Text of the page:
Friday, September 28, 2012

The 100 Greatest Sega Dreamcast Games of All Time! PART FIVE - #020-001

The 100 Greatest Sega Dreamcast Games of All-Time!
Counting Down #020 to #001...

HEY! The previous installments in the countdown can be found below:





It’s been 13 years to the month since the Sega Dreamcast was released in North America, and to commemorate the console’s birthday, I decided to embark upon a journey to quantify and rank the 100 greatest titles the system had to offer. It was a gargantuan assignment, obviously, but it was also an absolute blast to take such an all-encompassing trip (really, more of an extended vacation) down memory lane; if you have half as much fun reading it as I had writing it, than I know I’ve made Dr. Eggman and Knuckles the Echidna proud.

At this point, what more can be said about the Dreamcast? It was the Kurt Cobain of gaming consoles, that amazing, stellar vision that arrived, changed the industry forever, and then faded away long before its time. It was radical, it was revolutionary, it was, for lack of a better term, freaking awesome, and believe you me - narrowing the list down to just 100 games was a challenge in and of itself.

Before we get down to business, a few notes about the countdown:

1. To make things less complicated, I tried to list ONLY Sega Dreamcast games that were given North American releases WHILE the console was still in production. So, if you’re wondering why games like “Napple Tale” and “Fighting Vipers 2" didn’t make the list…that’s why.

2. There’s no real set criteria for my rankings. Simply put, I just weighed the overall quality of the games with their influence on my youth, and arranged the countdown accordingly. Your list, most certainly, would differ.

3. Note that this is a list of the GREATEST Dreamcast games ever and NOT the best  (which, by the way, is not an interchangeable term for “favorite,” either.) You may think some of my selections are weak, and that’s totally cool. If you disagree, feel free to drop a comment or two. Just try to be civil about it, OK!

4. And lastly, why haven't these been mass produced yet? Well, I mean besides the fact that they kind of violate INTERPOL copyright law and stuff...

And with the fine print out of the way, who is ready to party like it’s 9/9/99?


The Dreamcast was home to a ton of bizarre games, but there was clearly no weirder a title to be found on Sega’s last home console than “Seaman.”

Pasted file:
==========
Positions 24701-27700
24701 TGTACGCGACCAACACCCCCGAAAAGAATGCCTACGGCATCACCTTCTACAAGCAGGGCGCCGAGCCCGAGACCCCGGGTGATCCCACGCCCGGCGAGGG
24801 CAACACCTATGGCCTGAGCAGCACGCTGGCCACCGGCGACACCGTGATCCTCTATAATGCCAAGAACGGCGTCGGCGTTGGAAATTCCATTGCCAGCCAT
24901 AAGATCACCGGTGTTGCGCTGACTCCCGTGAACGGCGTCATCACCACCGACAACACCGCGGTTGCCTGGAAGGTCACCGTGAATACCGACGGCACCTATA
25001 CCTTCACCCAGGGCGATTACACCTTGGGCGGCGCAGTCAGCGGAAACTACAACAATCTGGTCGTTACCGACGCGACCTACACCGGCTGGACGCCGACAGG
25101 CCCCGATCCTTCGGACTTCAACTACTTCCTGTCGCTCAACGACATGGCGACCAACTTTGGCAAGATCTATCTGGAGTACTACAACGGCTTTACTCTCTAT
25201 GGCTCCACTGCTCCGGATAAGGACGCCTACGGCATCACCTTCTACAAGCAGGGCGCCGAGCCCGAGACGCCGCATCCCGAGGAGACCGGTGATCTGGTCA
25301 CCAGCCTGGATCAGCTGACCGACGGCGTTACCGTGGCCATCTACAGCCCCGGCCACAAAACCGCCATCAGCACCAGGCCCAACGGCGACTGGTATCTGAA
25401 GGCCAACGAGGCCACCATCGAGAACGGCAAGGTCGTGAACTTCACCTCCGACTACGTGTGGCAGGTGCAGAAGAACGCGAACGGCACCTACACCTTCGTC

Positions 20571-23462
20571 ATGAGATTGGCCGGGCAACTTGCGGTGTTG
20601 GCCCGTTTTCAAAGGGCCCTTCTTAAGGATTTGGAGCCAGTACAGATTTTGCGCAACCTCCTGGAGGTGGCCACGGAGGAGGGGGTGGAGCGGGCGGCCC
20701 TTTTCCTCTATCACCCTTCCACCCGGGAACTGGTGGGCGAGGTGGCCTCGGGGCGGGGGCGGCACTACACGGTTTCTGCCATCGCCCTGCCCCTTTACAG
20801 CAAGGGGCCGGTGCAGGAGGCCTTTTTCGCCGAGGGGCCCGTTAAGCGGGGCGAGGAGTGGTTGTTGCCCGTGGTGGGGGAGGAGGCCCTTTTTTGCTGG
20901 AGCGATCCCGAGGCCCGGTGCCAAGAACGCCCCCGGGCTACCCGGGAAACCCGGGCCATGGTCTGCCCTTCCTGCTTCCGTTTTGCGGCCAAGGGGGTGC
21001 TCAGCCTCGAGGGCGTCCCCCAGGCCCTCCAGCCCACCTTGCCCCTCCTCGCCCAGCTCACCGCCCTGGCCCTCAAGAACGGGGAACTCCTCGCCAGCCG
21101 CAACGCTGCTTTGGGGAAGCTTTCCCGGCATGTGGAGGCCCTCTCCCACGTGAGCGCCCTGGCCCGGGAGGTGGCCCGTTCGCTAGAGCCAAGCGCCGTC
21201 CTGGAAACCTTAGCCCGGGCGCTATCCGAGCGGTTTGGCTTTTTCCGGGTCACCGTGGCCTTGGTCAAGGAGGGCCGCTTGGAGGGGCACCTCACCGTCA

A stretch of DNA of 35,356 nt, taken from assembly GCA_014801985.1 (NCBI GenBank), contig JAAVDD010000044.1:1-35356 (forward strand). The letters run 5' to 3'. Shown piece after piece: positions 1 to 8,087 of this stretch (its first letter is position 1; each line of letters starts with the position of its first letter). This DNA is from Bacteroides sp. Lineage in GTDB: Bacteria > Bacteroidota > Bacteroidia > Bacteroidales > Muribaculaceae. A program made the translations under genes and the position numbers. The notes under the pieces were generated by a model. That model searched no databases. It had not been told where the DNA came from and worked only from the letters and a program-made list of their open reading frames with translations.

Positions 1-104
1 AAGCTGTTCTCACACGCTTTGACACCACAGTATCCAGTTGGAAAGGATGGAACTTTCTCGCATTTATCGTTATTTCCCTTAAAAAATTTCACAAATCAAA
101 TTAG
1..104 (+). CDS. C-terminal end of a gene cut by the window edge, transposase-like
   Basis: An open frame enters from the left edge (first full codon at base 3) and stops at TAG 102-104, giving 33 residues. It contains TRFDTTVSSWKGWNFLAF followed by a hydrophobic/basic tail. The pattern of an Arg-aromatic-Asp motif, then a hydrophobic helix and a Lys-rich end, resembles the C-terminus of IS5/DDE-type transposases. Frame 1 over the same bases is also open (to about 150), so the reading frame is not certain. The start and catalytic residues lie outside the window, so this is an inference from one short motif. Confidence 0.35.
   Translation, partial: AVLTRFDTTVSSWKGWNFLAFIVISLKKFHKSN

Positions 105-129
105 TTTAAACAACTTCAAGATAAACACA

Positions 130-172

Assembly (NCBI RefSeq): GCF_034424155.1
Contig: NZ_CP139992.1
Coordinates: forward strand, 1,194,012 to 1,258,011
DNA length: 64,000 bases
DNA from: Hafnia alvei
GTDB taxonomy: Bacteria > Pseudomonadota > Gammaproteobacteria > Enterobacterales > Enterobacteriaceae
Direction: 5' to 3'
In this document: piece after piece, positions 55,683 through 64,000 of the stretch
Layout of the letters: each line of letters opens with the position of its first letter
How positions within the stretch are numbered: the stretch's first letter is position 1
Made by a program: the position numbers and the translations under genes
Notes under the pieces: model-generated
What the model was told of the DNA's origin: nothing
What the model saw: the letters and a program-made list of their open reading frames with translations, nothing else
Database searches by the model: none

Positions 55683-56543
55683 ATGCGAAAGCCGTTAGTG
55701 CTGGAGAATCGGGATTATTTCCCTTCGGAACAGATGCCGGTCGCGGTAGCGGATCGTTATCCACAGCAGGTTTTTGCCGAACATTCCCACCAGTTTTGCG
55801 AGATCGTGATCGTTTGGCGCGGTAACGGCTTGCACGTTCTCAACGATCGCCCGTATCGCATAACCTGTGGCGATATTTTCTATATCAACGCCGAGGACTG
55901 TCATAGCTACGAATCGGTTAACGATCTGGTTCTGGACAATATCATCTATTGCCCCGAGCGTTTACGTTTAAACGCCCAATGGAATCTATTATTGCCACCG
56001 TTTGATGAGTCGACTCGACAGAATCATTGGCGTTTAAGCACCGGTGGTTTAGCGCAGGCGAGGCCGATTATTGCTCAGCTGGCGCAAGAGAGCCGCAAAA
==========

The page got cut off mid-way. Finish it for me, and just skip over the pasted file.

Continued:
The name alone would be enough to vaunt it into the upper echelon of strange-ass video games, but the premise of the title - and especially, the presentation - makes this an all-time contender for most unusual video game ever released. And the truly amazing thing about the game? Not only is it one of the most unique experiences to be found on the Dreamcast, it actually is one of the most enjoyable games one can “play” on the system. No, seriously.

OK, so the initial part of the game - raising the fish monster people - is a little time-consuming, and having to constantly clean the tank and adjust the water temperature is a bit boring, but once the “fruits” of your labor start talking back to you, you will quickly realize that you’re on the verge of a truly incomparable gaming experience. Yeah, we’ve shot aliens and karate chopped the hell out of each other for twenty years, but when was the last time you had an existential chat with a humanoid guppy about religion, politics and even your own sex life? More so than any game I can think of, “Seaman” is the epitome of “post modern gaming” - as long as you can keep crafting “identities” for yourself, it’s easy to assume that you could play the game for an eternity and STILL get different responses and conversational fodder from your aquatic friends. From the Leonard Nimoy voiceovers to the myriad self-reflexive Easter eggs (try asking your fish buddy what he thinks about “Nintendo” and “Sony” sometime) to the almost sorrowful final farewell at the “end” of the game, there is just so much to love about this game…and without question, you will never get an opportunity to play a title quite like it ever again.

Sonic Adventure

For all the criticisms you heard about the game - the occasionally wonky framerate, the very occasionally clumsy camera and the inclusion of extra characters, that, to some, was superfluous to the gameplay - I still consider “Sonic Adventure” a mini-triumph of 3D platforming, for a multitude of reasons.

For starters, the fact that we were even GETTING a 3D Sonic the Hedgehog game was, in and of itself, something of a tiny miracle, seeing as how the abject failure of “Sonic Xtreme” left us without a proper Sonic game for more than console generation. As Sega’s response to “Super Mario 64,” it’s safe to say that “Sonic Adventure” didn’t have as vast an impact on the gaming world, but there’s no denying that the game was - and in many ways, still is - pretty damn impressive, regardless.